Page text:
V Application to Present Question
Under Article 27, § 35C, a teacher can be charged with criminal child abuse if the teacher has sexual contact with the child at any time during school hours, or in cases where a child is kept after school for detention or make-up work. Under these circumstances, the parent has impliedly consented to transfer “responsibility for supervision” of the child to the teacher and the teacher has accepted that responsibility “in connection with [the teacher’s] academic duties.” Pope v. State, 284 Md. at 323. It is immaterial whether the abuse occurs on or off the school premises.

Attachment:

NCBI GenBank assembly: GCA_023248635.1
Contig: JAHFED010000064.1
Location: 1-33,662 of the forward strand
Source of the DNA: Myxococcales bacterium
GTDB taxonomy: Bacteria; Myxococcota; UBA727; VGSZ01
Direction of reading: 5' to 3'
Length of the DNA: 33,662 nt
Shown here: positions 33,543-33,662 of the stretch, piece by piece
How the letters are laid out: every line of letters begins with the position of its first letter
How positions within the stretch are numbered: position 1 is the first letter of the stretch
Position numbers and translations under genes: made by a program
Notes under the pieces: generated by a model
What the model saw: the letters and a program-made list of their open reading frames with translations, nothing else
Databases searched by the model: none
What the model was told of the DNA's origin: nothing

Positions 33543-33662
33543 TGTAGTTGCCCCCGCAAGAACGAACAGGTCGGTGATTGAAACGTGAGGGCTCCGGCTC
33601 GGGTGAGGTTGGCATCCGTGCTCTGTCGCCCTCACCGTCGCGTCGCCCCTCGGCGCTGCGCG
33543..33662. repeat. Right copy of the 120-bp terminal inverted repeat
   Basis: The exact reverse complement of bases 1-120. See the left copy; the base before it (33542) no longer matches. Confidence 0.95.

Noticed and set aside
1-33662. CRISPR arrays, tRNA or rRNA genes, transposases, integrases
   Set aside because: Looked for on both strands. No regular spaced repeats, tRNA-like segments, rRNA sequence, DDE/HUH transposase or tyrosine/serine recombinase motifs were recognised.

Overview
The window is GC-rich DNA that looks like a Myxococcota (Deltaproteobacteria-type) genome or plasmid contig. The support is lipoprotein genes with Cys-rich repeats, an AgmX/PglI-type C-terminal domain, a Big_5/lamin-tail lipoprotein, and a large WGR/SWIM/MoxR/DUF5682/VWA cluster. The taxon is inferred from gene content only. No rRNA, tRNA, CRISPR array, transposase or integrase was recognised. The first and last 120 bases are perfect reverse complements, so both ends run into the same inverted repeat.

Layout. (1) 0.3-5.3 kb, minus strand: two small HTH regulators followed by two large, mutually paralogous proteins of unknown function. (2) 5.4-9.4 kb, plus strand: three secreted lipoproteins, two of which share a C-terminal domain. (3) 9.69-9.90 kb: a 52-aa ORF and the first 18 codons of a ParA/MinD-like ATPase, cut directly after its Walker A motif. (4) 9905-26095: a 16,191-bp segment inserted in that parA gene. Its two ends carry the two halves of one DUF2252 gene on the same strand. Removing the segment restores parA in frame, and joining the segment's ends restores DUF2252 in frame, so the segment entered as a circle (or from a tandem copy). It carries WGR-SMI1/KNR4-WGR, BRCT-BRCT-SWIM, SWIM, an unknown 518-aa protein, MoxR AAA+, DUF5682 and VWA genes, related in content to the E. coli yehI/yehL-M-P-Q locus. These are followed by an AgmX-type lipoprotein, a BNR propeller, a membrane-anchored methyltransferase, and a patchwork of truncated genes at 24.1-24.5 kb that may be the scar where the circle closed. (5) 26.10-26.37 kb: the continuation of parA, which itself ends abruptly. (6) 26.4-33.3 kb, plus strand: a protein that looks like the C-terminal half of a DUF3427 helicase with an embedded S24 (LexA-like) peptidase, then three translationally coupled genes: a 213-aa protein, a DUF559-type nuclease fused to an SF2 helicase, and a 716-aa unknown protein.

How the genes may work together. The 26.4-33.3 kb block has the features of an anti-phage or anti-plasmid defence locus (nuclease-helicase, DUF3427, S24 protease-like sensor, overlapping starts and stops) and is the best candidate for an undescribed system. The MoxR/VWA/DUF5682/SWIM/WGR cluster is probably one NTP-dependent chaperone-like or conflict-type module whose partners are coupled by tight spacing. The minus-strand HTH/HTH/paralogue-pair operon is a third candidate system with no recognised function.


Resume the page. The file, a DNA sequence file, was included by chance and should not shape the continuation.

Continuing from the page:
A teacher may also be held “responsible for supervision” if the parent gives the child permission to stay after school for an extracurricular activity. This responsibility would exist, for example, when a child has permission to participate in an after-school program, such as a school-sponsored sport or club either on or off the school campus. Or, it could also exist when the parent consents to the child’s accompanying the teacher off school premises. In all these situations, a jury could find, at the least, an implicit mutual agreement to transfer “responsibility for supervision” to the teacher and the teacher’s acceptance of it. See Newman v. State, 65 Md. App. 85 (1985) (whether person was responsible for supervision is a question of fact for the factfinder).